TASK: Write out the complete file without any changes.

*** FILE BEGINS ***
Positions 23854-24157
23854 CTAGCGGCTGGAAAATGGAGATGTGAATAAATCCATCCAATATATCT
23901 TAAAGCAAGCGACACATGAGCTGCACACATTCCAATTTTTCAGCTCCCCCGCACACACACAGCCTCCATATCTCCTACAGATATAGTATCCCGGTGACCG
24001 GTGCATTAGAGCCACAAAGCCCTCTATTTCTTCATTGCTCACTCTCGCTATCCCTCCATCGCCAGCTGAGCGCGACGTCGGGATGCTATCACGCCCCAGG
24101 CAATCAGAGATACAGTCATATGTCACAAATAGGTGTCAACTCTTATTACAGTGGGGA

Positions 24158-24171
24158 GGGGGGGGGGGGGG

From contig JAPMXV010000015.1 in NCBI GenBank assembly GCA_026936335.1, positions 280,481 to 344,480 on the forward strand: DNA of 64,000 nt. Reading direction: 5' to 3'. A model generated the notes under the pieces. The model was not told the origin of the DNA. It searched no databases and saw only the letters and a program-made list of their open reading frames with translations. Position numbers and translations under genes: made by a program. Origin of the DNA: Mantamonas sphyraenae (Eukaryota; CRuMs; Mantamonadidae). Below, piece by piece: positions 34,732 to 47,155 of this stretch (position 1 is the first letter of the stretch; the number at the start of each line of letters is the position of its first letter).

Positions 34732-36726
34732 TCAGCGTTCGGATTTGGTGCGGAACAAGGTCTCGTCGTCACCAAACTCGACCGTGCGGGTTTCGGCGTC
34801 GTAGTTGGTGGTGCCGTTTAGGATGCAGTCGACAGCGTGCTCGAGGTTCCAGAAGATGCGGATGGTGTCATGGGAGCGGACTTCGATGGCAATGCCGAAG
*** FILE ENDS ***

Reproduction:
Positions 23854-24157
23854 CTAGCGGCTGGAAAATGGAGATGTGAATAAATCCATCCAATATATCT
23901 TAAAGCAAGCGACACATGAGCTGCACACATTCCAATTTTTCAGCTCCCCCGCACACACACAGCCTCCATATCTCCTACAGATATAGTATCCCGGTGACCG
24001 GTGCATTAGAGCCACAAAGCCCTCTATTTCTTCATTGCTCACTCTCGCTATCCCTCCATCGCCAGCTGAGCGCGACGTCGGGATGCTATCACGCCCCAGG
24101 CAATCAGAGATACAGTCATATGTCACAAATAGGTGTCAACTCTTATTACAGTGGGGA

Positions 24158-24171
24158 GGGGGGGGGGGGGG

From contig JAPMXV010000015.1 in NCBI GenBank assembly GCA_026936335.1, positions 280,481 to 344,480 on the forward strand: DNA of 64,000 nt. Reading direction: 5' to 3'. A model generated the notes under the pieces. The model was not told the origin of the DNA. It searched no databases and saw only the letters and a program-made list of their open reading frames with translations. Position numbers and translations under genes: made by a program. Origin of the DNA: Mantamonas sphyraenae (Eukaryota; CRuMs; Mantamonadidae). Below, piece by piece: positions 34,732 to 47,155 of this stretch (position 1 is the first letter of the stretch; the number at the start of each line of letters is the position of its first letter).

Positions 34732-36726
34732 TCAGCGTTCGGATTTGGTGCGGAACAAGGTCTCGTCGTCACCAAACTCGACCGTGCGGGTTTCGGCGTC
34801 GTAGTTGGTGGTGCCGTTTAGGATGCAGTCGACAGCGTGCTCGAGGTTCCAGAAGATGCGGATGGTGTCATGGGAGCGGACTTCGATGGCAATGCCGAAG